Our Eclipse pearl onions are incredibly sweet! Your CSA Coordinator Will loves them so much that he’s even been eating them raw at lunch lately. If you’re not quite that hardcore (he might be the only one) then one of the best ways to maximize their sweetness is to roast them. Mixed up with purple potatoes they will be both beautiful and delicious. There’s nothing quite like that first bite of warm, creamy, sweet onion, mixed with crispy, savory potatoes.


  • 1.5 pounds new potatoes
  • 1 bunch pearl onions, peeled
  • 1/4 cup extra-virgin olive oil
  • 2 teaspoons dried rosemary
  • 1 teaspoon salt
  • 1 teaspoon freshly ground black pepper


Preheat the oven to 400 degrees F.

In a large bowl, toss together all ingredients. Spread the mixture in a single layer on a baking sheet. Bake until the potatoes and onions are golden brown and cooked through, about 40 minutes. Serve immediately or cool and store in an air-tight container in the refrigerator, reheating the next day in a preheated 400 degrees F oven for 10 to 15 minutes.

Adapted from

Spring Couscous Salad


  • 1 cup reduced-sodium chicken broth or vegetable broth
  • 1 cup uncooked couscous
  • 1 head lettuce, sliced thinly
  • 1 medium cucumber, halved and sliced
  • 1 kohlrabi, peeled and grated
  • 1/2 cup crumbled feta cheese
  • 1/4 cup chopped onion
  • 3 tablespoons minced fresh basil
  • 3 tablespoons olive oil
  • 3 tablespoons lemon juice
  • 1 teaspoon dried oregano
  • 1/2 teaspoon salt
  • 1/2 teaspoon pepperDirections
  1. In a small saucepan, bring broth to a boil. Stir in couscous. Remove from the heat; cover and let stand for 5-10 minutes or until water is absorbed. Fluff with a fork and set aside to cool slightly.
  2. In a large bowl, combine the cucumber, kohlrabi, cheese, onion and basil. Stir in couscous.
  3. In a small bowl, whisk the oil, lemon juice and seasonings. Pour over couscous mixture; toss to coat. Add more of anything to taste. Serve immediately or cover and refrigerate until chilled.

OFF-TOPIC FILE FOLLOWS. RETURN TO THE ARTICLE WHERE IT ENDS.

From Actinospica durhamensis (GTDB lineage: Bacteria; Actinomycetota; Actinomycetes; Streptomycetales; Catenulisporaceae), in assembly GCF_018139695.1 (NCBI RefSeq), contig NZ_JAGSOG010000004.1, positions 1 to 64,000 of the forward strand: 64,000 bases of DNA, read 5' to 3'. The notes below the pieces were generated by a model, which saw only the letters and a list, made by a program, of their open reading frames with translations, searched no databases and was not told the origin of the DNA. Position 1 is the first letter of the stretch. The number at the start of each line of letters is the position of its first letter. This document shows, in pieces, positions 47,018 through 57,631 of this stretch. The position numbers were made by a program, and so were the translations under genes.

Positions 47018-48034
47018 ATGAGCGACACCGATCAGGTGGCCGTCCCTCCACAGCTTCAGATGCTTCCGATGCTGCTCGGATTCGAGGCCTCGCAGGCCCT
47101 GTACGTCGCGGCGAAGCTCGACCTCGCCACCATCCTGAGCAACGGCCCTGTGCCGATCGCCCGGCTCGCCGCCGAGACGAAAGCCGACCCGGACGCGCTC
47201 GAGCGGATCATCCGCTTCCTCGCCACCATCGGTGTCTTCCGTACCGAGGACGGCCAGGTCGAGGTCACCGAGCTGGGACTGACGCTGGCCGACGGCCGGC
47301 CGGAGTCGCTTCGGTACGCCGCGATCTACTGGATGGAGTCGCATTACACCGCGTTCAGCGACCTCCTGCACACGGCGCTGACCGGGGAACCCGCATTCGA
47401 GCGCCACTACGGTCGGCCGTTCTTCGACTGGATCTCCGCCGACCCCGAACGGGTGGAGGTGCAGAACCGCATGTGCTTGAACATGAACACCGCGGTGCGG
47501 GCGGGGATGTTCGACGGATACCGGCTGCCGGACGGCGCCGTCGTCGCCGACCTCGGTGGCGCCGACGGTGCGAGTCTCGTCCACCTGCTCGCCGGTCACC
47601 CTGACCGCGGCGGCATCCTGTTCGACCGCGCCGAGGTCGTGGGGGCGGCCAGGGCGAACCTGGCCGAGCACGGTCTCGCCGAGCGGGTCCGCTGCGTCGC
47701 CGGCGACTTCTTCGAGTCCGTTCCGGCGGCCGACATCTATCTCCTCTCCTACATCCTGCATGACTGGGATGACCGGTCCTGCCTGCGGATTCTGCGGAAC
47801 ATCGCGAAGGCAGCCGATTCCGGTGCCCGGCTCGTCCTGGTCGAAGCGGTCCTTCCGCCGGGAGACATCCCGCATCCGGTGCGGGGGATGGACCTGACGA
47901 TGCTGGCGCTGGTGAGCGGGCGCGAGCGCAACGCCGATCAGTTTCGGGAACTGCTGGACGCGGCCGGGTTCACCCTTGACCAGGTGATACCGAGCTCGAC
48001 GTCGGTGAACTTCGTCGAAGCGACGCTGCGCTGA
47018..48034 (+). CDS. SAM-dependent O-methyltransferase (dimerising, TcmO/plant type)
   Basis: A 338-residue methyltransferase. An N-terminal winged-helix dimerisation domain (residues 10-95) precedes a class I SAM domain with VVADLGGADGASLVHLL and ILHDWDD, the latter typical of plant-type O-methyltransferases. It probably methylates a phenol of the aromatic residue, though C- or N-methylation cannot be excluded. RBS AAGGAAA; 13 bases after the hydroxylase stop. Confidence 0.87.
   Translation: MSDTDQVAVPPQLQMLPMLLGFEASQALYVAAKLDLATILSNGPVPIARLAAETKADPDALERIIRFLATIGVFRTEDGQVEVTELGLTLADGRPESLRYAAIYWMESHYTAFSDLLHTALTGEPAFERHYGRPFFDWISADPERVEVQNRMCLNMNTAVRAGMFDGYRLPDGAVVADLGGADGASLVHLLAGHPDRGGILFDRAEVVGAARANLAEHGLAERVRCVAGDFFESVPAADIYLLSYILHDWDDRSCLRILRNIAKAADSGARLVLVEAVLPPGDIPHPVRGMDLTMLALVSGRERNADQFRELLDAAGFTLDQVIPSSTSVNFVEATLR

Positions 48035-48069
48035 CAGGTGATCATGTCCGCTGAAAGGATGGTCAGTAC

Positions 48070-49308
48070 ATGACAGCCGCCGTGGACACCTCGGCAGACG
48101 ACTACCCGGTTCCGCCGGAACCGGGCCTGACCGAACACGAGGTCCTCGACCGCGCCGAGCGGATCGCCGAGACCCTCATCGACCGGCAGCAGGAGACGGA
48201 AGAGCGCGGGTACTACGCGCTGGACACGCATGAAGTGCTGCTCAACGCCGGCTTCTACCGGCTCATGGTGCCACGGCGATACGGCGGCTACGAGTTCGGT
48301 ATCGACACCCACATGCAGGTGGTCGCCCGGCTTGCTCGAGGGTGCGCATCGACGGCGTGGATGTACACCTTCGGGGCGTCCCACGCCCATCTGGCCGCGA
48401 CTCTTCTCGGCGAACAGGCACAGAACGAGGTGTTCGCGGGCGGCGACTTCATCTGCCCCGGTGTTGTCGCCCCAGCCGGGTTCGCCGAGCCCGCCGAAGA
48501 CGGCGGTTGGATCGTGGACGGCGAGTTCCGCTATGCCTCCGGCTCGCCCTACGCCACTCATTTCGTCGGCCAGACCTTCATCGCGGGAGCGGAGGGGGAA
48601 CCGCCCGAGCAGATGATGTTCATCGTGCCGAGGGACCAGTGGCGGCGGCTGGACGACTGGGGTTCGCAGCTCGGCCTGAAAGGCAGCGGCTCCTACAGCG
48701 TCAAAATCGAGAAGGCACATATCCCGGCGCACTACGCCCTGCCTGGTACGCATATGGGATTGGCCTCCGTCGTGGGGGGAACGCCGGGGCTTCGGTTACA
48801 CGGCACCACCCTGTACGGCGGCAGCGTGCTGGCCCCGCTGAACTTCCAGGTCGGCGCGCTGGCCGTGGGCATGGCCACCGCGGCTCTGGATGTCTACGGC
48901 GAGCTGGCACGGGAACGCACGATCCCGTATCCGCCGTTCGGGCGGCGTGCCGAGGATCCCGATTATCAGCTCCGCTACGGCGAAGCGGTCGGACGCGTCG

Adapted from

My Favorite Breakfast


  • ¼ Sweet Onion, chopped
  • 1 head Fresh Garlic, minced
  • 1 bu. Black Kale, thinly sliced
  • 2 eggs
  • Salt & cooking oil of choice
  • Your hot sauce of choice


Chop everything up, heat up some oil in a frying pan, and start onions on their own first. After a couple minutes, add in the garlic, and after another couple minutes add in the kale. Toss around for a minute or so to wilt the kale sufficiently, sprinkle with salt and plate.

In the same pan, fry up a couple eggs however you like them. When done, place on top of your garlic & greens sauté and finish with a drizzle of hot sauce. This is such an easy breakfast to make you guys!

Adapted from: my mind…

Dinner Menu: June 8-10, 2017


chad fell’s bread & marinated olives  5

creamy curried carrot  6

mixed greens, balsamic vinaigrette  6.5

cold cucumber soup 6.

country pork terrine & extras 8

goat cheese with carmelized onions,  roasted garlic and pears 9

gtf salad with  beets, strawberries, roasted hazelnuts ,parmigiano cheese with balsamic vinaigrette   8

Bibb lettuce with cucumbers pumpkin seeds with orange basil  vinaigrette 8


Pizze Rosse

garlic & basil  10.5

zucchini & peppers 11.5

bacon & kale  11.5


Pizze Bianche

egg, scallions, arugula  11.5

prosciutto & olive 11.5

sausage & caramel onion 11.5


–add an egg or anchovies

to any pie for  $1



Potato  Gnocchi with mushroom, tomato, fava beans, and sherry cream  17

Grilled Trout with beluga lentils, braised leeks, fava puree, and lemon beurre blanc   20

Flat Iron, smashed potatoes, roasted carrots and zucchini, and carrot-top chimichurri  22

Duck Breast and Roast Potato with mushrooms, zucchini, and cherry sauce 20

Bacon Wrapped Pork Tenderloin  with polenta and mustard jus 22


To Finish

Spiced Rice Pudding  with fresh strawberries and rhubarb gelly  6

Buckwheat Cake with  poached pears and white wine reduction  7

Rhubarb Meringue Tartlette and strawberry sauce   7

Ice Cream Platter: Milk Chocolate, Orange Chocolate Chip, and Cinnamon  6